Phenomena directed by Dario Argento
Not to be confused with the 1996 John Travolta movie Phenomenon, Dario Argento’s Phenomena was released 11 years earlier, in January 1985. The film comes freighted with a mixed reputation — some seem to feel it is the Italian director’s worst, while others opine that it is his last great effort — although Argento himself has declared it to be his favorite film amongst his 19 to date; indeed, he has called Phenomena, his ninth picture as a director, “my most personal film.” Up until recently, this viewer had never seen the work in question before, but since I had previously loved the three Argento films that preceded it — 1977’s classic Suspiria, 1980’s mind-bending Inferno and 1982’s stomach-churning giallo Tenebre — as well as the picture that followed, the remarkable Opera (1987), I had a feeling that Phenomena would turn out alright… for me, anyway. And happily, such is indeed the case. A wild and at times over-the-top amalgam of traditional giallo and supernatural fare, Phenomena must surely represent another colorful and distinctive feather in Argento’s already crowded cap.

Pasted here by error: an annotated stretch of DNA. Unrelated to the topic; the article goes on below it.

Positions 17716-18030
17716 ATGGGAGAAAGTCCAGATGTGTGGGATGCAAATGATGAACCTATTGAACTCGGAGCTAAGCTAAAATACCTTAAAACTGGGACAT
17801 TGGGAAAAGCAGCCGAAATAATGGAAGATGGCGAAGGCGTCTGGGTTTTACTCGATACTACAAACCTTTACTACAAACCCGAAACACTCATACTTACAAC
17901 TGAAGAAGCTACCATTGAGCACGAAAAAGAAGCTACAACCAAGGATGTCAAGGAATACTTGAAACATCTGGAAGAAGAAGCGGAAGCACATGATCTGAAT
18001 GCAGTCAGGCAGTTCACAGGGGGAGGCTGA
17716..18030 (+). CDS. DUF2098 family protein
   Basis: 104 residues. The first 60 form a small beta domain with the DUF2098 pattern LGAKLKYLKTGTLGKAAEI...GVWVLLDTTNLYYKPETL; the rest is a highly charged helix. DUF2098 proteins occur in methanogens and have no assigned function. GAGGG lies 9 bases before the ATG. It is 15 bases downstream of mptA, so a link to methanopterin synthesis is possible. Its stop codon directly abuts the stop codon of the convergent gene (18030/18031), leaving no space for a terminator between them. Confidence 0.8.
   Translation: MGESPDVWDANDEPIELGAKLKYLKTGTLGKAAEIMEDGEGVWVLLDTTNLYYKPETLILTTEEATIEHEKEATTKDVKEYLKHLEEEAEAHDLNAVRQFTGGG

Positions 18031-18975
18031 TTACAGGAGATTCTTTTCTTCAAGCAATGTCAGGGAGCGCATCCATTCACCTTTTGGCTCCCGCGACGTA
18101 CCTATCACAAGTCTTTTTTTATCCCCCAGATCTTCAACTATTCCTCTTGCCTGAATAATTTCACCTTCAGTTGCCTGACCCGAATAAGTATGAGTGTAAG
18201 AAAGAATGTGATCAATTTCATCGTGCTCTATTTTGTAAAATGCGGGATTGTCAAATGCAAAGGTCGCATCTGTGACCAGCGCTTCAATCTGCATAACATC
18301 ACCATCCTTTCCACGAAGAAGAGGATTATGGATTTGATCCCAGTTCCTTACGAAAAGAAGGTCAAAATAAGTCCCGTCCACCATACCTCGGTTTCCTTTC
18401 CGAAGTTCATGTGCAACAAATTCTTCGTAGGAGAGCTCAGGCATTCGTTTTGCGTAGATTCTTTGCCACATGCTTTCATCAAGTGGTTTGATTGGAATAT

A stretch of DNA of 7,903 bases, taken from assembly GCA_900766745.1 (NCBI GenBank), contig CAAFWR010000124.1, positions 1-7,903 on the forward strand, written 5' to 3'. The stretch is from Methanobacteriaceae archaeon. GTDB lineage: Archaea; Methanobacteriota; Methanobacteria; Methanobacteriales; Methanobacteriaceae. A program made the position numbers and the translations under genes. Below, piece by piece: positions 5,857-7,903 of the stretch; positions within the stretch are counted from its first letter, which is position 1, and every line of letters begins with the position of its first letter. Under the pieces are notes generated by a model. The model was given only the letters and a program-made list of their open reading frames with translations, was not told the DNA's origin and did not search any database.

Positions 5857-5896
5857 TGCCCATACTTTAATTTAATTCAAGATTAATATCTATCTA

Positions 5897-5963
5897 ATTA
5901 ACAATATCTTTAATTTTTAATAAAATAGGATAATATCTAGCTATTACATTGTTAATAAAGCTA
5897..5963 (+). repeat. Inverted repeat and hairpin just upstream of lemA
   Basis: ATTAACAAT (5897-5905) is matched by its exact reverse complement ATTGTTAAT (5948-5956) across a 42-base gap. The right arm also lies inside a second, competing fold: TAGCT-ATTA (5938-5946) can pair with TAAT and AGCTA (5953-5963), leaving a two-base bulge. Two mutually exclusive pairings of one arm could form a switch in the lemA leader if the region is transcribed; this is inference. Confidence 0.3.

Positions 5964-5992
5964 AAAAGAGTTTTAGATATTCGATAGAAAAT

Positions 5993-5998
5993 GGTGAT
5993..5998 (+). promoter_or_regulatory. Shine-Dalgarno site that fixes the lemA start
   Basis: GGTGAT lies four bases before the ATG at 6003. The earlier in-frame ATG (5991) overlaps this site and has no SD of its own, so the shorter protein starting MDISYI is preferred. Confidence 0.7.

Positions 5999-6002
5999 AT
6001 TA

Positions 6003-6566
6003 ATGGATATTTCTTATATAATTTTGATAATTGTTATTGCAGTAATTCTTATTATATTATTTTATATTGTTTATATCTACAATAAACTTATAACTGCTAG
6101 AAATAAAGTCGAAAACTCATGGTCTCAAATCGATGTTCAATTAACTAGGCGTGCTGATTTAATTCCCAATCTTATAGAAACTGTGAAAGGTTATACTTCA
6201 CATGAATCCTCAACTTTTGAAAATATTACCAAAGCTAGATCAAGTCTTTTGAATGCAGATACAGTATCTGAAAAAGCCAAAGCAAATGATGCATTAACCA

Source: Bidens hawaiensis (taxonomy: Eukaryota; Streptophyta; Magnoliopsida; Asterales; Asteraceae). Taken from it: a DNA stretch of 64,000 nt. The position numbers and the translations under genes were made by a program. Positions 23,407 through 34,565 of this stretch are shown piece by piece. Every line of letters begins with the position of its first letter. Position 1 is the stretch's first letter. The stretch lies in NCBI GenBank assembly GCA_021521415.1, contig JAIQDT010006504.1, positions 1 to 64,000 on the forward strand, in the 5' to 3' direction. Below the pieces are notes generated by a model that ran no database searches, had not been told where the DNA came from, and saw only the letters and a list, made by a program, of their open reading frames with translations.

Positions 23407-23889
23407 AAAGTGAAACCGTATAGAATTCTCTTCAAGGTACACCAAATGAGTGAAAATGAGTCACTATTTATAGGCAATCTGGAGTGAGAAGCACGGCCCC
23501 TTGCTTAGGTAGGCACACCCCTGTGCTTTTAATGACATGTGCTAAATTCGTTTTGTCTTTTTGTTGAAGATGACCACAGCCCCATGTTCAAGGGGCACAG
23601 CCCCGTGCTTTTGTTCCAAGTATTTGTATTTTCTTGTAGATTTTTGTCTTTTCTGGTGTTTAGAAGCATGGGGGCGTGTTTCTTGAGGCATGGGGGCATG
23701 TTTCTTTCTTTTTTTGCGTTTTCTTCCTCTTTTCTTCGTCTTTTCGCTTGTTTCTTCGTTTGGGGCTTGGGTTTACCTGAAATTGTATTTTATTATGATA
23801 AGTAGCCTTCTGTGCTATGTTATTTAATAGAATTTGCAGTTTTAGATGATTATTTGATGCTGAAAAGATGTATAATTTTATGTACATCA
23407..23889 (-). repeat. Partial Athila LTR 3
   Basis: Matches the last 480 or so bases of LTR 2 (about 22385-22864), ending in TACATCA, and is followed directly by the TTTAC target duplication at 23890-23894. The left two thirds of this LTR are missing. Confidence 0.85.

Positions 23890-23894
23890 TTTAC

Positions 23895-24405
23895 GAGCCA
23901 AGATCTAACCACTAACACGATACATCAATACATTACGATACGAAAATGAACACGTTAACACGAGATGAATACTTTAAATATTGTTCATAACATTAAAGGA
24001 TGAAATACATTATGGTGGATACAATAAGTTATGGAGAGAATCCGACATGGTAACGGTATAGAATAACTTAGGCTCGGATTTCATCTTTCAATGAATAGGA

As in Suspiria, here, a young American girl goes to a boarding school in Europe and encounters murderous evil. In the earlier film, Jessica Harper had attended a ballet academy in Germany that turned out to be a home base for witches. In the 1985 outing, pretty Jennifer Connelly plays Jennifer Corvino (the similarity in names, the co-producer/co-writer/director would later reveal, was deliberate, so that the 14-year-old actress could more easily identify with her character), the daughter of an American movie star who goes to Switzerland to attend an all-girls school. It is the “Richard Wagner International School for Girls,” located in a part of the country known as the Swiss Transylvania, where the wind blowing down from the Alps is said to induce madness. And sure enough, a bayonet-wielding killer IS indeed in the process of slaying the young ladies of the area, in seeming fulfillment of the legend. Jennifer, unfortunately, finds it hard to fit in with the other girls, after several sleepwalking episodes, and her ability to telepathically communicate with insects (!), brand her as an oddball. After her only friend at the school is brutally slain, Jennifer takes the advice of the local, wheelchair-confined entomologist, John McGregor (Donald Pleasence, underplaying nicely, for a change), who lives nearby with his chimpanzee assistant, Inga. With the help of the corpse-seeking Great Sarcophagus fly, Jennifer hunts for the location of the first of the area slayings. But she is going to need a LOT more help than just her teensy buddy, as she draws ever closer to the bizarro truth…